COLUMBUS, Ohio (AP)—Ohio State’s Evan Turner had one wish when he joined the U.S. team at the World University Games last summer: Don’t let his roommate be Purdue’s Robbie Hummel.
It wasn’t that Turner didn’t like Hummel. It was more of a rivalry thing.
“Because he’s a Purdue boy, you know? I can’t really … I have to keep my guard up,” Turner said amid peals of laughter on Monday.
Of course, Turner let down his guard and found out he had a lot in common with Hummel, also a junior and like him one of the best small forwards in the Big Ten. Now the roomies will get their first close look at each other since they were teammates when the Buckeyes (11-5, 1-3) travel to play No. 6 Purdue (14-1, 2-1) on Tuesday night.
From that early mistrust, Turner became a friend and a fan of Hummel’s.
“I wasn’t talking to him for like the first couple of minutes,” Turner said with a broad smile. “Then I said this kid seems like a nice kid, it’d be kind of mean not to speak to him. He was a really good guy. He’s definitely a tough kid. I watched him a little bit when we were overseas, a little bit on how he carried himself, what his demeanor was. He’s a blue-collar type kid, definitely a great leader. He was ready for anything when you hit the court. He’s a guy you want to go into battle with.”
Just the kind of player a Top 10 team needs—particularly when it is coming off its first loss of the season.
The Boilermakers matched the school mark with their 14-0 start before dropping a 73-66 decision at No. 14 Wisconsin on Saturday. The 1993-94 Purdue squad also opened with 14 wins, and also had its streak end on the road to the Badgers.
“We have to have a better effort than we had in Madison the other night,” coach Matt Painter said on Monday. “They simply just whipped us. Wasn’t happy with the rebounding, wasn’t happy with the effort. … We’ve just got too many people watching.”
Rest assured that Painter will do his best to make sure that doesn’t happen again. In other words, the Boilermakers will be on high alert when the Buckeyes visit Mackey Arena.
“I’m sure it’s a teachable moment for them,” Ohio State coach Thad Matta said.
The loss also dropped the Boilermakers a game back of Michigan State and Illinois in the conference race.
While Purdue adjusts to a loss, Ohio State is still tinkering after the return of Turner. The 6-foot-7 point guard was leading the Buckeyes in every major category (18.5 points, 11.4 rebounds, 6 assists) when his hands slipped off the rim on a dunk against Eastern Michigan on Dec. 5. Turner fell to the floor and broke two bones in his lower back.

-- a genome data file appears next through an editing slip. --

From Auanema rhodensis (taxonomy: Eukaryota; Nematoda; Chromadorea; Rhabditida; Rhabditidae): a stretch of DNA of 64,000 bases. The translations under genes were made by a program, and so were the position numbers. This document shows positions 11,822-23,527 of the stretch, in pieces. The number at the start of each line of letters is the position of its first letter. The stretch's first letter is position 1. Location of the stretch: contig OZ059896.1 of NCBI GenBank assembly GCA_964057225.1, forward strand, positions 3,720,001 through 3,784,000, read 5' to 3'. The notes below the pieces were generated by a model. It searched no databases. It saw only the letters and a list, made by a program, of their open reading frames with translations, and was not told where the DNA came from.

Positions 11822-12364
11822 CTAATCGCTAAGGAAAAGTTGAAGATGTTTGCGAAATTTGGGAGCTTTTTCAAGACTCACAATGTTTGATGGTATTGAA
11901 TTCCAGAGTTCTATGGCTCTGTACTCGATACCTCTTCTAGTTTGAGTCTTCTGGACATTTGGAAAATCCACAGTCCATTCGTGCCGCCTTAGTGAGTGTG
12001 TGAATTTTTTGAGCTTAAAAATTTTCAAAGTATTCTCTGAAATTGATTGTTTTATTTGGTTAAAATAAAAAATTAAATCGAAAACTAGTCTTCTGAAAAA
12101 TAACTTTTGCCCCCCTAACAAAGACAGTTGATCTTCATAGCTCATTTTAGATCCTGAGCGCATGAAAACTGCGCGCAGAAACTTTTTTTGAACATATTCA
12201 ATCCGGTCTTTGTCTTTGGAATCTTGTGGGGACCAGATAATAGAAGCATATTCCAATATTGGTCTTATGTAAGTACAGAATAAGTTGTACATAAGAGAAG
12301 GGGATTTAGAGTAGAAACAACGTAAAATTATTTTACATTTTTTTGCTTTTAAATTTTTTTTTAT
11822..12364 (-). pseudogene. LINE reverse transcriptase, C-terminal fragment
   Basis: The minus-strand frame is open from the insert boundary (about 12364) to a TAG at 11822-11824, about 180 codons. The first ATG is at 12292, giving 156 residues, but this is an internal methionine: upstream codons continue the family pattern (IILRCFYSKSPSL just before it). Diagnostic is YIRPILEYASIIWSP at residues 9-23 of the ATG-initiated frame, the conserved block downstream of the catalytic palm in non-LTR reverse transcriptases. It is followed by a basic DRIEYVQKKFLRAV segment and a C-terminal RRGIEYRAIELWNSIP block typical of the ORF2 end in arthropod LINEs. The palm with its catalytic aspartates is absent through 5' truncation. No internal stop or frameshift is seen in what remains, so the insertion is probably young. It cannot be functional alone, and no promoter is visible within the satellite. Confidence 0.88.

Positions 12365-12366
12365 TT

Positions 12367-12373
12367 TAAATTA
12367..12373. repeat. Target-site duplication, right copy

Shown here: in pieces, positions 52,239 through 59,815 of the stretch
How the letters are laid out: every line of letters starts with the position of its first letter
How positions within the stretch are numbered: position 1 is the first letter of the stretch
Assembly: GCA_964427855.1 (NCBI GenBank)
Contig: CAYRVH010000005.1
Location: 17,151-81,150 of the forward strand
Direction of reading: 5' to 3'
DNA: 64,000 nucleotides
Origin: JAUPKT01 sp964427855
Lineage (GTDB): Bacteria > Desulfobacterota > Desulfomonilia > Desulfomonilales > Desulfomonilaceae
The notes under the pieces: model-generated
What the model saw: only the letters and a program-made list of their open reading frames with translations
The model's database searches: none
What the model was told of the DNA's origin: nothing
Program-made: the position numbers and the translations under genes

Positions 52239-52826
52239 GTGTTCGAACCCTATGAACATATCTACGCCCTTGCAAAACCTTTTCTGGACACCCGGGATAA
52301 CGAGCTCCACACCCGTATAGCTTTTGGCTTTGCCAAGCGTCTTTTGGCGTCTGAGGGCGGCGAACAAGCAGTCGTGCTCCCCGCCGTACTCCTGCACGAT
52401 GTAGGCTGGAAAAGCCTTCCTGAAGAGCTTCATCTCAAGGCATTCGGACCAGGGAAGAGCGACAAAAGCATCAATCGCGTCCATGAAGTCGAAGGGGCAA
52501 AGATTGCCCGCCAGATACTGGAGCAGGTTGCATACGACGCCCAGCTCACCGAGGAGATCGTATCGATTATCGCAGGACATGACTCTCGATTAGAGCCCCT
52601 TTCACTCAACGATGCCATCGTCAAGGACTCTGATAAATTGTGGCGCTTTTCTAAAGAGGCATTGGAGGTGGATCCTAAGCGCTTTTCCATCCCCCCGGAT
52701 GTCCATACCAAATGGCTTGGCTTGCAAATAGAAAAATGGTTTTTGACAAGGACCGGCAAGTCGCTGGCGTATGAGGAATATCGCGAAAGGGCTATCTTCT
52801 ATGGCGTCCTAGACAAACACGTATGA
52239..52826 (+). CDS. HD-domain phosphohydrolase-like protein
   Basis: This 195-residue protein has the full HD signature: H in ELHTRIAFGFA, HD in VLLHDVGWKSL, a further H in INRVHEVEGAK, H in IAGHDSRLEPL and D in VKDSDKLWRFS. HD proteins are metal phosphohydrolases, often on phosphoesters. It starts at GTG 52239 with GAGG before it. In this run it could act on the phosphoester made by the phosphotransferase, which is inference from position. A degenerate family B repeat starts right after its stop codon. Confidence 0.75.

Ohio State officials said it would be eight weeks before he returned, although Turner was back in 4 1/2 weeks—and said that the original estimate was intentionally exaggerated by the university so Turner would not feel pressure to rush his recovery.
He played 19 minutes in a home win over Indiana on Wednesday night, then doubled his playing time in a loss at Minnesota on Saturday.
Still, the Buckeyes are trying to reconnect with their best player after not having him dress in a game for over a month.
“We’re trying to get our mojo back a little bit,” Turner said.
Painter recognizes that Ohio State is cracking the books on team chemistry— much like the Boilermakers did a year ago when they lost Hummel, who played in games but couldn’t practice all year due to stress fractures in his back.
“I think they’re in a difficult situation right now, like we were last year, trying to get him (Turner) in the mix,” Painter said. “They have good chemistry, they have guys that have played together, but when you don’t have somebody in your lineup for a little bit, it takes a little bit of time to adjust.”
The Buckeyes also have been victimized by a difficult schedule. Four of their first five conference games are on the road, and at some of the toughest venues in the league: Wisconsin, Michigan, Minnesota and Purdue.
“When they were telling us about four out of the first five Big Ten games are on the road, we said, ‘We can definitely take that,”’ Turner said. “But certain things popped up and different situations occurred. You’ve just got to roll with the punches.”
Matta said the Buckeyes have learned there’s nothing to be gained by complaining about the hand you’re dealt.
“As I told the guys when we came back from Christmas: ‘We’ve got 19 battles ahead of us. The war ends in March,”’ Matta said. “It’s really keeping a mindset or focus of you know there are challenges coming, you’ve got to accept it and go out and play.”
AP Sports Writer Cliff Brunt in Indianapolis contributed to this report.
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